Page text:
Surgery is the most common treatment, regardless of the stage of the cancer, according to the UCSF Medical Center (UCSF, 2012). Laser surgery or a simple excision may be done. In more severe cases, the vagina or other organs to which the cancer has spread are removed.
Radiation therapy uses high-energy rays to kill cancer cells. External radiation uses a machine outside the body to aim rays at the affected area. Internal radiation involves placing radioactive tubes or pellets into the cancerous tissues or area.
Chemotherapy uses drugs to kill cancer cells. Depending on the specific drug, it may be administered intravenously or orally. The drug can then travel throughout your body, attempting to kill any cancer that has spread to distant organs.
A cancer diagnosis can be scary, and cancer treatment can be both physically and emotionally trying. You don’t have to go through it alone. A support group, counselor, or your treatment team can help you cope with any problems and feel less alone.
On its website, The American Cancer Society (ACS) lists a number of organizations that can provide support to those with vaginal cancer (ACS, 2012). These include:
Foundation for Women’s Cancer (formerly the Gynecologic Cancer Foundation)
Toll-free number: (800) 444-4441
Telephone number: (312) 578-1439
National Cancer Institute
Toll-free number: (800) 422-6237 (1-800-4-CANCER); TYY: (800) 332-8615
National Coalition for Cancer Survivorship
Toll-free number: (888) 650-9127
The American Cancer Society staff is also available 24 hours a day to provide support at (800) 227-2345 or at www.cancer.org.
It is important to continue with follow-up. Regular checkups help monitor side effects and complications from the cancer or treatment. They also help to make sure the cancer has not returned.
Vaginal cancer is commonly asymptomatic, so it is often diagnosed in its later stages. However, having yearly Pap smears and pelvic exams increases your likelihood of finding this cancer in its earlier stages.
The latest American Cancer Society’s five-year survival estimates are 54 percent for squamous cell carcinoma of the vagina, 60 percent for adenocarcinoma of the vagina, and 13 percent for vaginal melanoma (ACS, 2012).
Research is ongoing, however, and there are many new developments and studies underway. These include gene therapy and the connections of vaccines like the HPV vaccine Gardasil to reducing the risk of vaginal cancer (ACS, 2012).
Edited by: Andrea Barilla
Medically Reviewed by: George Krucik, MD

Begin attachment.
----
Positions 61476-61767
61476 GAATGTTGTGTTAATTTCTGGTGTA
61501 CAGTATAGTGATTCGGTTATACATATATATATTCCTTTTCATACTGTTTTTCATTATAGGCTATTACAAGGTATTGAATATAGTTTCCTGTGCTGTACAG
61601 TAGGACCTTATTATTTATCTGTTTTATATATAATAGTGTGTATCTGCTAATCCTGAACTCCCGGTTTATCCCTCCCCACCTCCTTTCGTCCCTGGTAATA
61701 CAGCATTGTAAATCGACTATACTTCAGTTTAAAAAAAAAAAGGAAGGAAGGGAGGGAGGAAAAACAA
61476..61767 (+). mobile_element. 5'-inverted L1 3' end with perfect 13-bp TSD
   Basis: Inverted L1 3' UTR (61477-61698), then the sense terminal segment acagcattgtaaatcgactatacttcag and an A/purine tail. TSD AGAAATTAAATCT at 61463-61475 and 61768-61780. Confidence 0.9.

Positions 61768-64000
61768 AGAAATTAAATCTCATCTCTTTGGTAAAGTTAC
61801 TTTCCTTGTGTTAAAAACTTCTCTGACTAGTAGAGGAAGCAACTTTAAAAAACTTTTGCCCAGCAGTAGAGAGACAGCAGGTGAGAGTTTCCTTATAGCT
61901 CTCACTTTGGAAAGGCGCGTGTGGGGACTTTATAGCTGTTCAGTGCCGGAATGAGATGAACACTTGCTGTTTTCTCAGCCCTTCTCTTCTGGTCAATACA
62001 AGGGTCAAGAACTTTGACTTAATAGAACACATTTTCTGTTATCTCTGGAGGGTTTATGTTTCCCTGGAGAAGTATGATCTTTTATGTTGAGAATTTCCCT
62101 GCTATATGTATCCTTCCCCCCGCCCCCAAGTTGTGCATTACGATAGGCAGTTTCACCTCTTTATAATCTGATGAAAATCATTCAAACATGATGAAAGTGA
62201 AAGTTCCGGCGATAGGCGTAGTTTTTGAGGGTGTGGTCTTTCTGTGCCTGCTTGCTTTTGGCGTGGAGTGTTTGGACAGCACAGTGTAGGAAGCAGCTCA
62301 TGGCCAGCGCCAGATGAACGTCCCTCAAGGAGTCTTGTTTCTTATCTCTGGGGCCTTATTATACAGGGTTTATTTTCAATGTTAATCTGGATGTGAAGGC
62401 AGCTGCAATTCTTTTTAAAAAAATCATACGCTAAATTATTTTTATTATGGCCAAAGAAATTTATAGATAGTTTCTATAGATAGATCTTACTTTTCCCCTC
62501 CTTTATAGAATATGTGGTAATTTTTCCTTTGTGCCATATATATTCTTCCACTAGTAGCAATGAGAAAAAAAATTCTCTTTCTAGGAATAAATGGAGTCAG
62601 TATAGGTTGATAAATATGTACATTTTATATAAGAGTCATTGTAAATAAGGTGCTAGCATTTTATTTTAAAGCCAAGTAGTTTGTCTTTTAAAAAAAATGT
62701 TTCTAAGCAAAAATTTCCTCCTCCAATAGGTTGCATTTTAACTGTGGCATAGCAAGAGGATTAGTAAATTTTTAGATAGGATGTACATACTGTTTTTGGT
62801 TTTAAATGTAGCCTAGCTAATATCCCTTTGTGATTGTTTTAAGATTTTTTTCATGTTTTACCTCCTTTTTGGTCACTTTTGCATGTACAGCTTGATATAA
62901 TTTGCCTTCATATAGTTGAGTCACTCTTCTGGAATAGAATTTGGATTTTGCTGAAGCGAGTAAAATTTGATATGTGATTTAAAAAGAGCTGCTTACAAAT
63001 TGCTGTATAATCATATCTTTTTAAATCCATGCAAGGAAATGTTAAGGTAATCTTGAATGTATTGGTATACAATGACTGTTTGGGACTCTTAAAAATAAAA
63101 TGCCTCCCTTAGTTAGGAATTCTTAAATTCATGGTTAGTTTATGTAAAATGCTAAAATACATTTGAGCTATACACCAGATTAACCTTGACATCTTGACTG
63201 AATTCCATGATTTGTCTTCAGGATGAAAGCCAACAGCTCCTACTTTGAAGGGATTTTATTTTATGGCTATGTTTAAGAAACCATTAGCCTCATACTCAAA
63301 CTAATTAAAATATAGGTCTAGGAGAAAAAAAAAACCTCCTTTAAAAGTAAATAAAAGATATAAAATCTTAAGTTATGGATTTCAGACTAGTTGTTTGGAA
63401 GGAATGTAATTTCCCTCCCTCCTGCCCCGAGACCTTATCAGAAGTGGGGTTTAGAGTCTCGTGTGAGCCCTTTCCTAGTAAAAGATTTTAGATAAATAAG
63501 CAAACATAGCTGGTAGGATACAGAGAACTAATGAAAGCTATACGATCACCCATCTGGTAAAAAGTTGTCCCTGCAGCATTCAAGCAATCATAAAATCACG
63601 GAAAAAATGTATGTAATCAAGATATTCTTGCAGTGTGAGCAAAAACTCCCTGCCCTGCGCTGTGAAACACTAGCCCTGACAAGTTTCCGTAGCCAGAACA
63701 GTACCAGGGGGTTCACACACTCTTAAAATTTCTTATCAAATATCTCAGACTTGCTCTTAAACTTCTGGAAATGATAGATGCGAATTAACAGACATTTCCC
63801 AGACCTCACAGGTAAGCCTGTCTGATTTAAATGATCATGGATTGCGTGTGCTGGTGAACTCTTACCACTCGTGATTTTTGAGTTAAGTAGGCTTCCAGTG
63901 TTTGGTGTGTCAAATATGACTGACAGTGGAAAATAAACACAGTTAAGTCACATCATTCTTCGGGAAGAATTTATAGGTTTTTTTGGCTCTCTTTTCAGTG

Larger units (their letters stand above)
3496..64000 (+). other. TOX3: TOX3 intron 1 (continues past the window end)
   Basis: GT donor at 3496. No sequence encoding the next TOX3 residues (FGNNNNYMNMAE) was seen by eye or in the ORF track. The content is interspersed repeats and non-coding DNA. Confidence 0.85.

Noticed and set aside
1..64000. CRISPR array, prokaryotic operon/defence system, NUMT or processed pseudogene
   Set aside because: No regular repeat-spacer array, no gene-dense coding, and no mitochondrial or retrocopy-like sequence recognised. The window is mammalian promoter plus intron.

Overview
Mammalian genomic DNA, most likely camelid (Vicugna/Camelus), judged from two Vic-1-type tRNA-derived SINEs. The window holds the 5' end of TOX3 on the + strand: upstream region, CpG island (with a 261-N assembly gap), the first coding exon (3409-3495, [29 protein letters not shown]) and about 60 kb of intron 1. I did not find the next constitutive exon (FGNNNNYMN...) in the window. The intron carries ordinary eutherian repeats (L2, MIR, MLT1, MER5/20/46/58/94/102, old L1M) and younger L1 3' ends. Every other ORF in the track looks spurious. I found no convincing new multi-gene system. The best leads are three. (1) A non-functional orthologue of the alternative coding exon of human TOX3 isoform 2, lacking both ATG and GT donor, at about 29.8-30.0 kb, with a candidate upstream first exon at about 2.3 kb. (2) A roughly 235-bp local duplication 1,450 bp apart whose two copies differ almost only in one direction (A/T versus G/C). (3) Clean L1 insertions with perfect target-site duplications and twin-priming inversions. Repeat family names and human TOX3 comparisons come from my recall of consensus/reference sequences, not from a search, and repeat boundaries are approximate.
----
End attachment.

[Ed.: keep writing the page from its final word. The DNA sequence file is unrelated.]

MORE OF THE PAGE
Published: Jun 29, 2012
Last Updated: Dec 2, 2013
Published By: Healthline Networks, Inc.
- Additional resources for vaginal cancer. (2012, June 28). American Cancer Society. Retrieved July 4, 2012, from http://www.cancer.org/Cancer/VaginalCancer/DetailedGuide/vaginal-cancer-additional
- Vaginal cancer. (n.d.). The University of California San Francisco Medical Center. Retrieved June 26, 2012, from http://www.ucsfhealth.org/conditions/vaginal_cancer/
- Vaginal cancer diagnosis. (n.d.). The University of California San Francisco Medical Center. Retrieved July 4, 2012, http://www.ucsfhealth.org/conditions/vaginal_cancer/diagnosis.html
- Vaginal cancer: Tests and diagnosis - MayoClinic.com. (2012, August 3). Mayo Clinic. Retrieved August 3, 2012, from http://www.mayoclinic.com/health/vaginal-cancer/ds00812/dsection=tests-and-diagnosis
- Vaginal cancer treatment. (n.d.). The University of California San Francisco Medical Center. Retrieved June 26, 2012, from http://www.ucsfhealth.org/conditions/vaginal_cancer/treatment.html
- What are the key statistics about vaginal cancer? (2012, June 28). American Cancer Society. Retrieved July 4, 2012, from http://www.cancer.org/Cancer/VaginalCancer/DetailedGuide/vaginal-cancer-key-statistics
- What are the risk factors for vaginal cancer? (2012, June 28). American Cancer Society. Retrieved June 26, 2012, from http://www.cancer.org/Cancer/VaginalCancer/DetailedGuide/vaginal-cancer-risk-factors
- What is vaginal cancer? (2012, June 28). American Cancer Society. Retrieved June 26, 2012, from http://www.cancer.org/Cancer/VaginalCancer/DetailedGuide/vaginal-cancer-what-is-vaginal-cancer
- What’s new in vaginal cancer research? (2012, June 28). American Cancer Society. Retrieved July 4, 2012, from http://www.cancer.org/Cancer/VaginalCancer/DetailedGuide/vaginal-cancer-new-research
Survival rates for vaginal cancer (n.d). American Cancer Society. Retrieved July 4, 2012, from http://www.cancer.org/cancer/vaginalcancer/detailedguide/vaginal-cancer-survival-rates